The Hot Zone
China's newly announced air defense identification zone over the East China Sea aims to shore up national security
Current Issue
· Table of Contents
· Editor's Desk
· Previous Issues
· Subscribe to Mag
Subscribe Now >>
Expert's View
Market Watch
North American Report
Government Documents
Expat's Eye
Photo Gallery
Reader's Service
Learning with
'Beijing Review'
E-mail us
RSS Feeds
PDF Edition
Reader's Letters
Make Beijing Review your homepage
Hot Links

cheap eyeglasses
Market Avenue

Print Edition> Nation
UPDATED: April 22, 2011 NO. 17 APRIL 28, 2011
Breaking the Bondage
China's pioneer project of reforming its hukou system starts

URBAN IDENTITY: Chen Gang, once a villager from Longshi County in southwest China's Chongqing, shows his new residence booklet on August 1, 2010. Chen was the first farmer to obtain urban hukou in the municipality after the city started its household registration reform that day (YANG LEI)

All non-urban workers in Chengdu, southwest China's Sichuan Province, were covered by social security on April 1. The action was regarded as one of the most important measures taken by the Chengdu Municipal Government to reform its household registration, or hukou, system.

"It ensures non-urban workers the right to enjoy the same social insurance as their urban peers," said Zhang Xiaojiang, Vice Director of Chengdu Municipal Bureau of Human Resources and Social Security. "From now on, Chengdu will not differentiate farmers from urban residents and the phrase 'migrant worker' will not exist any more."

An outdated system

Set up in 1958, China's hukou system was meant to control the movement of people between urban and rural areas. Under the system, rural residents who move to cities cannot change their hukou status and therefore have little access to social welfare in cities such as education, medical care, housing or employment, regardless of how long they may have lived or worked in the city.

"Hukou has played an important role as a basic data provider and for identification registration in certain historical periods, but it has become neither scientific nor rational given the irresistible trend of migration," said Duan Chengrong, Director of the Research Center for Population and Development at the Renmin University of China.

Zhang Chewei, Vice Director of the Institute of Population and Labor Economics at the Chinese Academy of Social Sciences (CASS), said, "As migrant laborers have made their contributions to urban development, they should also be given fair treatment when it comes to social benefits."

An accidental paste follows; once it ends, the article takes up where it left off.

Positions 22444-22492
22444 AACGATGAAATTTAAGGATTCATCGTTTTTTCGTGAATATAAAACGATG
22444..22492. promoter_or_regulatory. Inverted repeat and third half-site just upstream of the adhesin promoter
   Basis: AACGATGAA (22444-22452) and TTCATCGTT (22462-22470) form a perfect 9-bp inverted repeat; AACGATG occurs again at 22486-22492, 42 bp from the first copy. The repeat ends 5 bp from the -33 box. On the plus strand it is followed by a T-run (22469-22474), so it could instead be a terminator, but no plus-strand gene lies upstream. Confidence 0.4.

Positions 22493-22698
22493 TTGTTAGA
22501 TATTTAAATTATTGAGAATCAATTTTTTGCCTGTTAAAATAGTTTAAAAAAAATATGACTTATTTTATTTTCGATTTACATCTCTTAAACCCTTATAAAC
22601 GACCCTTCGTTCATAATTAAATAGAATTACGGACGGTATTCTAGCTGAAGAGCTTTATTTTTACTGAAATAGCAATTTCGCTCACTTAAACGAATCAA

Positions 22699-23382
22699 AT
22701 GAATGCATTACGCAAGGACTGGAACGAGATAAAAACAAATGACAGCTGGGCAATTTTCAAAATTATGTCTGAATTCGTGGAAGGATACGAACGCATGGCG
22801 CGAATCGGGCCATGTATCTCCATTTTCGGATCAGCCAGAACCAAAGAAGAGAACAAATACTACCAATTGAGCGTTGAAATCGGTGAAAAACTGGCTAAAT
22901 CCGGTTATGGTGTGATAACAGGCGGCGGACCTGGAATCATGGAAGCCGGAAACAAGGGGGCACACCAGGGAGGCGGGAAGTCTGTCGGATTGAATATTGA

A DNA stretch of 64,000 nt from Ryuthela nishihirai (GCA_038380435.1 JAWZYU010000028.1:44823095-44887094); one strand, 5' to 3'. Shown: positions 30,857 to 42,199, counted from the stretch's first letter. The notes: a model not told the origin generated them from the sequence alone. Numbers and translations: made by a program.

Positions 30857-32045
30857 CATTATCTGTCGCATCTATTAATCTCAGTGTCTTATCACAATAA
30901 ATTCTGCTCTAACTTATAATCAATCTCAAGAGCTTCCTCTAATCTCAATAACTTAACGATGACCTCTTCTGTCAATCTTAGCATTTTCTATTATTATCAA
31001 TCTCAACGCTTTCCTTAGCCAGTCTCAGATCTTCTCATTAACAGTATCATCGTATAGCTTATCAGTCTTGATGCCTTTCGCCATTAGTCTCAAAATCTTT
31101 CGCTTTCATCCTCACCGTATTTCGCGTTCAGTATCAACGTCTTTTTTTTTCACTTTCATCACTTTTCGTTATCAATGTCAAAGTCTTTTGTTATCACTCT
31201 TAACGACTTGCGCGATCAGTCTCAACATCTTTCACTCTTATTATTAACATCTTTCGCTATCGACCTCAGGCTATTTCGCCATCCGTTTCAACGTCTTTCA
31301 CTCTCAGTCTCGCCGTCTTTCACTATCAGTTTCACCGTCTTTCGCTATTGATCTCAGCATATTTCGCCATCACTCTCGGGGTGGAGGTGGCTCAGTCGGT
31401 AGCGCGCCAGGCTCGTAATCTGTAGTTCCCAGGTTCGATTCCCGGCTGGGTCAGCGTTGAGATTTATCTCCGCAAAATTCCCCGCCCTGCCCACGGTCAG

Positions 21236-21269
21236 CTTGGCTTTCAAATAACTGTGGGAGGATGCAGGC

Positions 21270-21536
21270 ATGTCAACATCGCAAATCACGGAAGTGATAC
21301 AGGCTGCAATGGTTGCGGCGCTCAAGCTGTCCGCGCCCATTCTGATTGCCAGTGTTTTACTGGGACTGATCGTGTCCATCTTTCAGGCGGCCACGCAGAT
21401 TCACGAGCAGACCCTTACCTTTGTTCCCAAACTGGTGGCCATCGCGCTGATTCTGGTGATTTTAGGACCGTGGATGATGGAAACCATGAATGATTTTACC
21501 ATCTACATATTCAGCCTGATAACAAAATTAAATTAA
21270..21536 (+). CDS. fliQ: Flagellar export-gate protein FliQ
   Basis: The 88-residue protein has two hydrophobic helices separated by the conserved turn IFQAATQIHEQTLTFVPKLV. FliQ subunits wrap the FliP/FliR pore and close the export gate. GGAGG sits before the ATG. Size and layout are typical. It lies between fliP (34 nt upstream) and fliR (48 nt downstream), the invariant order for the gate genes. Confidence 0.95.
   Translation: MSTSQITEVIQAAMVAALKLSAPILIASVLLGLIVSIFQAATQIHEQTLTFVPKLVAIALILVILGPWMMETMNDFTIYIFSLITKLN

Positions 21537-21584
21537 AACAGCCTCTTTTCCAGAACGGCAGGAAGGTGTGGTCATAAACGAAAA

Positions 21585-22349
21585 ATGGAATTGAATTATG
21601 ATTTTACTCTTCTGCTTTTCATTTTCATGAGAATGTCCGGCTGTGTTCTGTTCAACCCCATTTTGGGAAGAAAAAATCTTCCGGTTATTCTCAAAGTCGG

Besides the unfair treatment, Duan believes that the hukou system is also an obstacle to the market economy. "The trend is toward eliminating it," he added.

Duan said that while the hukou system has failed to stop the influx of rural dwellers into the cities, it has impeded their integration into those areas and their access to the most prized jobs.

"Hukou reforms therefore could allow China to channel labor to where it is most needed, rather than to areas most popular among the labor pool," Duan said. "More equality in the availability of urban education and healthcare should be granted for all workers and their families, while more rural townships need to provide useful public services so that there would not be so many people yearning to move to cities."

China's 12th Five-Year Plan (2011-15), which was approved this year, lays out a plan to set up a mechanism to offer equal public services to people in urban and rural regions.

"During the period, the country should make it a priority to ensure that the transfer of labor and rural land can be made according to law and market rules so that farmers can have better lives in cities and land can be used in a more efficient way," said Dang Guoying, a researcher with the Rural Development Institute of the CASS.

"This requires the government to reform the current hukou system and to establish a unified welfare system to cover urban and rural residents," he said.

Recently, many provinces and cities started to consider reforming their household registration system. In some places, local hukou can be acquired if one buys property or invests a certain amount of money.

1   2   Next  

Top Story
-Protecting Ocean Rights
-Partners in Defense
-Fighting HIV+'s Stigma
-HIV: Privacy VS. Protection
-Setting the Tone
Most Popular
About BEIJINGREVIEW | About beijingreview.com | Rss Feeds | Contact us | Advertising | Subscribe & Service | Make Beijing Review your homepage
Copyright Beijing Review All right reserved